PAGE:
The questionnaire asked recipients to nominate themselves or colleagues to participate in a research project of common professional interest. The attempted census of an accessible population was treated as a time and place sample (Oliver & Hinkle, 1982), and inferential statistics were used in the analyses.

The independent variable, day delivered, was recorded nominally for each potential participant in the study as the day on which the e-mail questionnaire was delivered to that person (i.e., as Monday, Tuesday, Wednesday, Thursday, or Friday). Then, the value for each of the three dependent variables, response (operationalized nominally as yes or no), days to respond (if returned, operationalized as number of days to respond), and quality of response (operationalized as number of nominees provided), was recorded as responses were received. The variable "days to respond" was recorded as the number of workdays, Monday through Friday, that transpired from the day the e-mail was sent to the day response was received.

Consequently, receipt of a response on a weekend day was assigned the same value as the subsequent Monday. Data were collected for 35 days following the 5 days of delivery of the e-mailed questionnaires. Because "response" was the variable under examination, no follow-up of non-respondents was conducted.

Data were recorded in an Excel database and analyzed using SPSS/v.13. Descriptive statistics including frequencies, means, and standard deviations were used to describe response rate. Due to the categorical nature of the measures, Chi-square analysis was used to examine the day of receipt/rate of response relationship. One-way analyses of variance (ANOVA) were used to compare days to respond and quality of response (dependent variables) as influenced by day of receipt (the independent variable). ANOVA was selected as an inferential statistic due to the categorical measure of the independent variable (day of the week) and the interval measure of the dependent variables.


E-mailed questionnaires were sent on five consecutive days to 192 authors of three professional journals, with approximately one-fifth of the possible participants receiving their e-mails each of the 5 days. Data collection was terminated 35 days after the e-mail was received. Thus, each potential respondent--regardless of day e-mail was sent--was given 35 days to respond. At the conclusion of data collection, data that had been received yielded the following results.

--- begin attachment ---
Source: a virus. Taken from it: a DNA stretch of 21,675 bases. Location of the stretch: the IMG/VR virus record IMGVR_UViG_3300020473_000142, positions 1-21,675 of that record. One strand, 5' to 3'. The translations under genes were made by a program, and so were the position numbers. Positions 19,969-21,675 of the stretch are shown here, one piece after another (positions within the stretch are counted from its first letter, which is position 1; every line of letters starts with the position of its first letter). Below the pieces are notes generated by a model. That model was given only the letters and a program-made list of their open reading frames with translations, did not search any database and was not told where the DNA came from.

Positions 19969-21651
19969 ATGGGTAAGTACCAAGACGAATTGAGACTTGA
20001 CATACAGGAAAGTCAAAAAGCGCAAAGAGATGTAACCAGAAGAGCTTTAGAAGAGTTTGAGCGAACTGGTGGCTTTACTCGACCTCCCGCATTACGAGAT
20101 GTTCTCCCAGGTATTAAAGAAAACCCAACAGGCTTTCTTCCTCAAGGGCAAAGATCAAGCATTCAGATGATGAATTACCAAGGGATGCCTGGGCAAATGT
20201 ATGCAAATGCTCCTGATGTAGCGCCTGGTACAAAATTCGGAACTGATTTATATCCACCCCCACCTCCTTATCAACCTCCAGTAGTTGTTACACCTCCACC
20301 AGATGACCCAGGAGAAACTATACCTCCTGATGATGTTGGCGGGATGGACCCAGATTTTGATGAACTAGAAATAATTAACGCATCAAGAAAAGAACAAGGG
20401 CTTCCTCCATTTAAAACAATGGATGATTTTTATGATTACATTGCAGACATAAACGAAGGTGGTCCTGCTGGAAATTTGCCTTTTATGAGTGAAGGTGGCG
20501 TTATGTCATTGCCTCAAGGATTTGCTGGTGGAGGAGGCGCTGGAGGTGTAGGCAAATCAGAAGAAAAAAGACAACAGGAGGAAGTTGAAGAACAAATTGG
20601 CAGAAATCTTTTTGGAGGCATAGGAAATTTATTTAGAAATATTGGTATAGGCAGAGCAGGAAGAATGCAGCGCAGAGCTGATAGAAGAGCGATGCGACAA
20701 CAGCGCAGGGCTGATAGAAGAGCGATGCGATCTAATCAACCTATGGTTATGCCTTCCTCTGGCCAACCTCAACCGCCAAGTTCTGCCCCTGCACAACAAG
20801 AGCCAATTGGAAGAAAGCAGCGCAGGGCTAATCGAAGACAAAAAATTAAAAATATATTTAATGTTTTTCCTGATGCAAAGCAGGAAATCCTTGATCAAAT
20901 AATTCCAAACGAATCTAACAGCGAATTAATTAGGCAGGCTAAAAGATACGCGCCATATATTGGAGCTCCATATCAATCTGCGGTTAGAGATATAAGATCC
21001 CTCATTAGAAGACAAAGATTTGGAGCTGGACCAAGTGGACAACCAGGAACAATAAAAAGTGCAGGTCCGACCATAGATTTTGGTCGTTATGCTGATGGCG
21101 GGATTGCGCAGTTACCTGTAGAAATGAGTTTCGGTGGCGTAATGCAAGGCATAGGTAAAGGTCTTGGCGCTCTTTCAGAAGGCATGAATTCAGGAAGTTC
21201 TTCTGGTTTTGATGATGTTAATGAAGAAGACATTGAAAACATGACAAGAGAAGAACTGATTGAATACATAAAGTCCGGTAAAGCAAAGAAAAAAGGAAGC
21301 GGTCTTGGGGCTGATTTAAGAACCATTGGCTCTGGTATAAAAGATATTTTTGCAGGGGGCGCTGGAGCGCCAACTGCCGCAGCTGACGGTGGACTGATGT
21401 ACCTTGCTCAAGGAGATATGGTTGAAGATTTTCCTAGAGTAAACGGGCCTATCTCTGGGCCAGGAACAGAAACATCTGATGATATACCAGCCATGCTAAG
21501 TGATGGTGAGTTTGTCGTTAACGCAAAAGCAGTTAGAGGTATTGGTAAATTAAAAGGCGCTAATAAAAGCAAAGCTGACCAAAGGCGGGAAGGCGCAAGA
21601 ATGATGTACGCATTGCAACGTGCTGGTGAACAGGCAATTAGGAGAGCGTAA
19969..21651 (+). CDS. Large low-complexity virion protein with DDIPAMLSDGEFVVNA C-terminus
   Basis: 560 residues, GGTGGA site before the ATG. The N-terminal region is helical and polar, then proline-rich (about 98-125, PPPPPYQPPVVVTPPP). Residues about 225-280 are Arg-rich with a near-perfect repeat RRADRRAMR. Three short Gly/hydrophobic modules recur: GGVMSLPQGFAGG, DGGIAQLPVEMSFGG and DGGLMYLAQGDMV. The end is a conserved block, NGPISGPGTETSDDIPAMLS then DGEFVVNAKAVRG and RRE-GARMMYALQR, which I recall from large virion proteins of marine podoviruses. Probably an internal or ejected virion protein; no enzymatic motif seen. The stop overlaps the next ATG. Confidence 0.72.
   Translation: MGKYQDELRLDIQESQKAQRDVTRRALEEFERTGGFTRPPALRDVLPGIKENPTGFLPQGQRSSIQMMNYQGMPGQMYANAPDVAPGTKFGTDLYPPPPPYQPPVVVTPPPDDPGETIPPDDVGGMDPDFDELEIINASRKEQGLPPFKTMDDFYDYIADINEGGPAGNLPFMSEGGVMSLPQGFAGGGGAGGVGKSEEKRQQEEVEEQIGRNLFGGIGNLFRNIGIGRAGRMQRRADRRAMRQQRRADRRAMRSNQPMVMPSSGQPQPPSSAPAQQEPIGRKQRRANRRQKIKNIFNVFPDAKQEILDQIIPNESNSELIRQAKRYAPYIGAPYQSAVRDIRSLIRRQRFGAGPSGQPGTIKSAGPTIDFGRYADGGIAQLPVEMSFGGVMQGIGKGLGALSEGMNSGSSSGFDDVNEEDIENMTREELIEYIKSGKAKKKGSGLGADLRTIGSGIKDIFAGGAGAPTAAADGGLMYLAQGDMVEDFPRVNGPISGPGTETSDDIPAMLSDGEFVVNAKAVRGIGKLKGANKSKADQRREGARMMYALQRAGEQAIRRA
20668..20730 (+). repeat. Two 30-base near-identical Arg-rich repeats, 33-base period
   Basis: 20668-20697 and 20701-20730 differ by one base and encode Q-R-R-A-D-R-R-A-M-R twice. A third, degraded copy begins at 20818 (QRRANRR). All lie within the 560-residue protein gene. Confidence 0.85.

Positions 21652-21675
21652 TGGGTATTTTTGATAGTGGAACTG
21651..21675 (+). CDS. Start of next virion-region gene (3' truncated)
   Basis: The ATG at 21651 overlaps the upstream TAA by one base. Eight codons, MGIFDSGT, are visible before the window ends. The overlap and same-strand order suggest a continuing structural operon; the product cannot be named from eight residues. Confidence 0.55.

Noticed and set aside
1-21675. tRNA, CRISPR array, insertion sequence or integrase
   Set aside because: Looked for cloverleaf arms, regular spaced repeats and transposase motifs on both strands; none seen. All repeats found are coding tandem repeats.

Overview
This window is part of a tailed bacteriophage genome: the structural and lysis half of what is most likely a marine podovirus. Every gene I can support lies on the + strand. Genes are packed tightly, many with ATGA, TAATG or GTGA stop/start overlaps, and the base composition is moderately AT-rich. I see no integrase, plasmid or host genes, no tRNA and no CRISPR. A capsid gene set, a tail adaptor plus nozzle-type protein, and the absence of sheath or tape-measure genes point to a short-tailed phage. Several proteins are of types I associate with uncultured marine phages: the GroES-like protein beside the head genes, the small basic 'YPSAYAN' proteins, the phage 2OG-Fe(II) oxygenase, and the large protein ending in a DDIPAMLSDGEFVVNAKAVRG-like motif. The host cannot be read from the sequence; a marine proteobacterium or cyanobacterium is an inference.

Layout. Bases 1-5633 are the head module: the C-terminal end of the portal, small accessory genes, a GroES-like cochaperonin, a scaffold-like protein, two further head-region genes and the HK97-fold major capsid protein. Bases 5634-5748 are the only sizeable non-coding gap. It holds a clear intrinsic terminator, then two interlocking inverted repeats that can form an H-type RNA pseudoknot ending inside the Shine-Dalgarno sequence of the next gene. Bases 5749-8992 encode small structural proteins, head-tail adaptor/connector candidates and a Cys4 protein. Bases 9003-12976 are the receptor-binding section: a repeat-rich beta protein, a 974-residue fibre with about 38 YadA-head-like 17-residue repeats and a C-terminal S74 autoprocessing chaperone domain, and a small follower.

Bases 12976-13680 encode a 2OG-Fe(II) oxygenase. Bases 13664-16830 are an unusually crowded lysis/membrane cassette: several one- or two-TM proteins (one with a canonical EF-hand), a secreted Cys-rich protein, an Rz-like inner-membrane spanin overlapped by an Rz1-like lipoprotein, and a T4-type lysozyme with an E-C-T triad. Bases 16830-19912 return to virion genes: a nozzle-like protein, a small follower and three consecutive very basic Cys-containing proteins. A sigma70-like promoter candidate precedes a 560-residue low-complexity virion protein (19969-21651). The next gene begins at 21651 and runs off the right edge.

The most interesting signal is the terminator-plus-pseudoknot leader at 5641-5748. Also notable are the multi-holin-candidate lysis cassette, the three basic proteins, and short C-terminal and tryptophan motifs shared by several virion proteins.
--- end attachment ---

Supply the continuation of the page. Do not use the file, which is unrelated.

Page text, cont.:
Of the 192 potential participants contacted, 60 responded, a response percentage of 31.25% (Table 1). Response rate by day of week contacted ranged from a low of 20.51% from Monday contacts to a high of 43.59% from those contacted on Wednesday. On average, participants responded in 4.57 days (SD=5.00). Those contacted on Monday tended to respond most quickly (3.25 days), while Friday contacts responded most slowly (5.90 days). The number of nominations provided by participants ("quality of response") averaged 4.76 nominees (SD=4.74), with a range of 3.21 (for Tuesday contacts) to a high of 7.25 (for Monday contacts). Also calculated were the total nominations per day. Total nominations per day ranged from a low of 48 nominations from those respondents e-mailed on Tuesday to a high of 67 nominations from Thursday participants.

Table 1.
Number of Possible Participants, Number of Responses, Quality of Responses, and Average Days to Respond Based on Day Contacted

Day of Week E-mailed / Contacted Number of Possible Participants E-mailed Number of Responses Mean Days to Respond Quality of Responses (Mean Number of Nominees) Total Nominations/Day (Number of Responses X "Quality of Responses")
Monday 39 8 3.25 7.25 58
Tuesday 40 15 3.33 3.21 48
Wednesday 39 17 5.24 3.41 58
Thursday 39 10 5.00 6.70 67
Friday 35 10 5.90 5.30 53
Totals/Means 192 60 4.57 4.76 281

To examine the results of the study inferentially, "day of week contacted" and "response/no response" were cross-tabulated, and a chi-square analysis was conducted. Data in Table 2 show the results of that analysis. Based on the chi-square value of 5.27 (p=.26), there is little evidence to suggest that day of the week contacted and rate of response are associated.

Table 2.
Chi-square Analysis of Association Between Day of Week Contacted and Rate of Response

Day of Week Contacted Response?
Did Respond Did Not Respond Total Chi-square
Monday 8 31 39  
Tuesday 15 25 40  
Wednesday 16 23 39  
Thursday 10 29 39  
Friday 10 25 35  
Total 59 133 192 5.27ns

Next, the dependent variable "days to respond" was examined based on the independent variable "day of week contacted." An ANOVA was used to compare the average days to respond among the 5 days of the week on which participants were contacted. Data in Table 3 provide the results of the analysis.

Table 3.
ANOVA Comparing Number of Days to Respond by Day of the Week Contacted

Day of the Week Contacted Frequency Mean Number of Days to Respond S.D. F
Monday 8 3.25 3.73  
Tuesday 15 3.33 3.96  
Wednesday 17 5.24 5.92  
Thursday 10 5.00 4.50  
Friday 10 5.90 6.23  
Total/Average 60 4.57 5.00 .624ns

On average, each of the 60 participants responded in 4.57 days. For the various days of the week, mean days to respond ranged from 3.25 days (for those contacted on Monday) to 5.90 days (for Friday contacts). An inferential comparison of the five means resulted in a statistically insignificant F(4, 55) = .624, p = .64.